Hundreds of thousands of angry people took to the streets in Poland for a weekend of protests against the recent ruling by the country’s top court banning abortion in case of fetus abnormality.
Rage proved stronger than fears of the coronavirus (COVID-19) pandemic, which is currently rampant in Poland, with the number of officially registered new cases hitting a new high of 13,632 last Friday.
The protests erupted nearly immediately after the Constitutional Tribunal effectively said on Thursday that women need to carry all pregnancies to term that are not the result of rape or incest, or if they threaten the woman’s life.
Out of some 1,100 abortions performed legally in Poland last year, nearly all were because the fetus was ill or otherwise abnormal to the point excluding long survival after birth or requiring exhausting and expensive life-long care.
Those pregnancies will now be illegal to terminate once the tribunal’s ruling is published, which is expected this week.
Given the scale and anger of the protests, however, Poland’s government – which stacked the Government Tribunal with loyal judges, effectively making the formally independent body a government tool – could influence a suspension of the publication.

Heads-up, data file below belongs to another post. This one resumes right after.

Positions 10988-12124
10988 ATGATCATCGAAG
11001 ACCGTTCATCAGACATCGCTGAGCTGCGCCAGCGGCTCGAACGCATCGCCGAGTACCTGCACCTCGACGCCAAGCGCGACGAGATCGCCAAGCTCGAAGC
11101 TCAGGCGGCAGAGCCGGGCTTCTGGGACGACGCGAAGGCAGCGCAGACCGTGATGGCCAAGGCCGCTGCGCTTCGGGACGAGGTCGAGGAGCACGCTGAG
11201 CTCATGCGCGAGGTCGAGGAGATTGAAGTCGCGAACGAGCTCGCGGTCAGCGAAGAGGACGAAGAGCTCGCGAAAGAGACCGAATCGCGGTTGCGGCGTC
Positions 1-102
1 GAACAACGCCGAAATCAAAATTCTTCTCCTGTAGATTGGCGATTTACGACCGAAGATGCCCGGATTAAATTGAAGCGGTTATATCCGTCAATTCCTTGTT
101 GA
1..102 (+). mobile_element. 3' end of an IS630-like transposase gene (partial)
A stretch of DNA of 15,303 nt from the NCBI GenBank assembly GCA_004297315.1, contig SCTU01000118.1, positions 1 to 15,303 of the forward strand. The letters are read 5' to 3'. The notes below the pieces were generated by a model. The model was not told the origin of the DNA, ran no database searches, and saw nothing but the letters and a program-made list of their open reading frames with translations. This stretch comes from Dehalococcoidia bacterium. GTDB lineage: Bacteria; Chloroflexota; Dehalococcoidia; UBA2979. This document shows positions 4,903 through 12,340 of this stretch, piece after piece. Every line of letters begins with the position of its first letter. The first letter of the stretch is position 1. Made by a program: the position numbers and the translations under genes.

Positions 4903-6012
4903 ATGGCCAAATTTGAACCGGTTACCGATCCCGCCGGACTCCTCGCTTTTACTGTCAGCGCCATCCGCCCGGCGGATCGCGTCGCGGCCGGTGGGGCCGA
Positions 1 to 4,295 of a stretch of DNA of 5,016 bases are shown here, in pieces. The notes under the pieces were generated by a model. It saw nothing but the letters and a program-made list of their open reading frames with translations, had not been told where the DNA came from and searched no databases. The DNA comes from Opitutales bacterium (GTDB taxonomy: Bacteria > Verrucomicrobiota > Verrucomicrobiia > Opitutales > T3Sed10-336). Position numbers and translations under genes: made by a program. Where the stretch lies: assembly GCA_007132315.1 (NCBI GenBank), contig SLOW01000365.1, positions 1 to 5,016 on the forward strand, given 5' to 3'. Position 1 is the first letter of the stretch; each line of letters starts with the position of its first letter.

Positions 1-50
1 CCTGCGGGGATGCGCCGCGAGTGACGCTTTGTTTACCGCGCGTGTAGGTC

The protests were large and widespread across Poland, even in cities and towns that traditionally gave the incumbent right-wing government support. In the northeastern town of Bialystok, an estimated 11,000 people gathered in front of offices of MPs for the ruling Law and Justice (PiS) party, chanting “Fuck PiS”.
A series of thousands-strong rallies has been taking place each evening since Thursday in front of the Warsaw house of PiS leader and deputy Prime Minister Jaroslaw Kaczynski.
People also targeted Catholic churches and the clergy. Poland’s Catholic hierarchy has long lobbied for the tightening the country’s abortion laws and the Episcopate welcomed the tribunal ruling.
In response, the protesters sprayed “Abortion is OK!” graffiti on churches across Poland. In several locations, the protesters also entered Sunday masses with placards and leaflets. In the town of Szczecinek, a group of young women More protests are planned this week, according to All-Poland Women’s Strike (OSK), one of the biggest and most active groups behind the unrest.